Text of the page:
Phil Jackson Takes A Jab At Dwight Howard For Leaving Lakers

Phil Jackson Takes A Jab At Dwight Howard For Leaving LakersLuckily for the Los Angeles Lakers, Phil Jackson’s word is still law in Hollywood. Dwight Howard left an unfamiliar, jilted feeling in the hearts of the Lakers and their fans when he opted to join James Harden and the Houston Rockets rather than return to Tinseltown.

‘Left a distaste’

The Lakers aren’t used to being cast aside and coming up empty-handed. That’s just not how it works. Typically, they get what they want. This time they didn’t, and as the Zen Master noted on Twitter, Superman has forever left a tainted imprint on those in Lakerland as the result of his departure.

“Reflection on DHoward’s exodus. He left a distaste in Lakerland The Lakers will be fine. Pau fits MDA’s style of Off-it was about the future”

Jackson’s admittance that Howard left a “distaste” in Los Angeles isn’t nearly as important as what follows: He believes the Lakers are going to be fine.


‘Without Howard’

Pau Gasol is indeed a better fit for Mike D’Antoni’s system than Dwight ever was. Not that he couldn’t have been, but he just never embraced the pick-and-roll aspect of Magic Mike’s offense. Pau presents no such issues. When healthy, Gasol is a premier screen-and-roll option. His ability to knock down shots from the inside out is also something that gives him an advantage over most centers, including Howard.

Provided Kobe Bryant and Steve Nash are still healthy and the team finds some shooters, the Lakers can make some noise in the Western Conference. Without Howard. Just as much as the Rockets can. With Howard.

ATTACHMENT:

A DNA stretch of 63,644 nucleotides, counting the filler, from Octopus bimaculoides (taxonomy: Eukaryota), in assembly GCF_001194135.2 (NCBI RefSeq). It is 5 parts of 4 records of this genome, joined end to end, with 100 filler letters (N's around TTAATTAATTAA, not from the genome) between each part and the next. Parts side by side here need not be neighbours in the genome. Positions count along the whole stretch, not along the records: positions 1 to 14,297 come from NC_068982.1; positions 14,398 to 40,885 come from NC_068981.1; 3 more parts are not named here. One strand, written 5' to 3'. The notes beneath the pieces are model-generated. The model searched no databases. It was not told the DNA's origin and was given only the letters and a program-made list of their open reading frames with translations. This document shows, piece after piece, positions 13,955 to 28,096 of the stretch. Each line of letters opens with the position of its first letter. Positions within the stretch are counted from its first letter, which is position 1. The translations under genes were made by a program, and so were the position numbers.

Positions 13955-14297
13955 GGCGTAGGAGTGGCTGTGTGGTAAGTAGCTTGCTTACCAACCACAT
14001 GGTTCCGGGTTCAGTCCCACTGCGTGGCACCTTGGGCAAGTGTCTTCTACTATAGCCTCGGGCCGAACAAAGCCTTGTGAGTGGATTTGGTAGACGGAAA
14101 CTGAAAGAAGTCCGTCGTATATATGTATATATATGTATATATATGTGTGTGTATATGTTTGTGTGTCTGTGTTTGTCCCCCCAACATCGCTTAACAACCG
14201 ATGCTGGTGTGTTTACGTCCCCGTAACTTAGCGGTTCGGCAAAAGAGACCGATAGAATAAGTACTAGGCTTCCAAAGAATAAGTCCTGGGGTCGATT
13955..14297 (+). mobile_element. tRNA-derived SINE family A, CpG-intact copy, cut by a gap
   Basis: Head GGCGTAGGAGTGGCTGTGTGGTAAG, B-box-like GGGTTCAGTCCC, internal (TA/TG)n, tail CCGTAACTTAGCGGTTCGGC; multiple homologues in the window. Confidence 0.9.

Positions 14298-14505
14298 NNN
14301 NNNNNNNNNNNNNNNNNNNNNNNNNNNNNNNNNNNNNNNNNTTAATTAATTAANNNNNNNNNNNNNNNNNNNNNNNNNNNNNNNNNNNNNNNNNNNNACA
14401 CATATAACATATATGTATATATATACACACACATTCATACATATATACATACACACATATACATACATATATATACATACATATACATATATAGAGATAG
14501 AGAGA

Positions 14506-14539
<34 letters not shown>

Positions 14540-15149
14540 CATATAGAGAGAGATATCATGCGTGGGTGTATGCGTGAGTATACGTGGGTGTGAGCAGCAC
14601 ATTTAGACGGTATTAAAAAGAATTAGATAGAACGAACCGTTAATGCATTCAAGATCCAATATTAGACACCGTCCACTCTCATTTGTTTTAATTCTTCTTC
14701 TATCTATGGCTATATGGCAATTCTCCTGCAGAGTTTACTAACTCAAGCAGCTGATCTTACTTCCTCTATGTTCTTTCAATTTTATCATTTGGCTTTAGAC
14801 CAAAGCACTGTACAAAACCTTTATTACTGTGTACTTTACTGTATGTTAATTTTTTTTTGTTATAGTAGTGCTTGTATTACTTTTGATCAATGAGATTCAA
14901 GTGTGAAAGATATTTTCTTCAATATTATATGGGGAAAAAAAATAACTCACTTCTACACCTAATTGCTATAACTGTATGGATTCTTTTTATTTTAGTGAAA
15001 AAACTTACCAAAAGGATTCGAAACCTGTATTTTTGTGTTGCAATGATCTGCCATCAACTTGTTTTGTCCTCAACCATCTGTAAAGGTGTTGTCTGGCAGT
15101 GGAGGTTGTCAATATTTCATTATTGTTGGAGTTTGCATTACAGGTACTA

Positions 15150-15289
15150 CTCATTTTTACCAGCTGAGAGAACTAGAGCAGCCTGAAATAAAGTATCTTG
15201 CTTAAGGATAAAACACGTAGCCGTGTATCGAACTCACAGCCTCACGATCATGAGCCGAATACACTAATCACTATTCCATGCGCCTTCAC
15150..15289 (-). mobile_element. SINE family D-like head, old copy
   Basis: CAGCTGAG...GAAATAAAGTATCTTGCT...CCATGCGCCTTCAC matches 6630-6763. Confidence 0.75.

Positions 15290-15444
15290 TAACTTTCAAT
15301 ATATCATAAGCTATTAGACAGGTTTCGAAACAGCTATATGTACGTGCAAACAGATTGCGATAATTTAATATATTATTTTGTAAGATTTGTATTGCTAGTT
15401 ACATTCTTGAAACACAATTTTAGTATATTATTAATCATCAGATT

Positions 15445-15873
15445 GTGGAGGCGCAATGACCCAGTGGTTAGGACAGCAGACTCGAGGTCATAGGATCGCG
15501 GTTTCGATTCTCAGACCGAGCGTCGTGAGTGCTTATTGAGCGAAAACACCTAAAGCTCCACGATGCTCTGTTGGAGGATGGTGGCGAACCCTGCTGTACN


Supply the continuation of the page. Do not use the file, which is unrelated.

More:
Which of the two teams will be stronger this coming NBA season — the Lakers or the Rockets? Do you agree with Phil Jackson’s opinion about Dwight Howard’s exodus?

Source: Dan Favale | Bleacher Report

Image: NY Daily News

Real-life Kryptonite Discovered in Serbian Mine

Kryptonite is no longer just the stuff of fiction feared by caped superheroes. A new mineral matching its unique chemistry – as described in the film Superman Returns – has been identified in a mine in Serbia.

According to movie and comic-book storylines, kryptonite is supposed to sap Superman’s powers whenever he is exposed to its large green crystals. The real mineral is white and harmless, says Dr Chris Stanley, a mineralogist at London’s Natural History Museum.

“I’m afraid it’s not green and it doesn’t glow either – although it will react to ultraviolet light by fluorescing a pinkish-orange,” he told BBC News.

Researchers from mining group Rio Tinto discovered the unusual mineral and enlisted the help of Dr Stanley when they could not match it with anything known previously to science. Once the London expert had unravelled the mineral’s chemical make-up, he was shocked to discover this formula was already referenced in the literature – albeit literary fiction.


The mineral cannot be called kryptonite under international nomenclature rules because it has nothing to do with krypton – a real element in the Periodic Table that takes the form of a gas. Instead, it will be formally named jadarite when it is described in the European Journal of Mineralogy later this year. Jadar is the name of the place where the Serbian mine is located.

Dr Stanley said that if deposits occurred in sufficient quantity it could have some commercial value. It contains boron and lithium – two valuable elements with many applications, he explained.

Source: BBC News

Image: Inventor Spot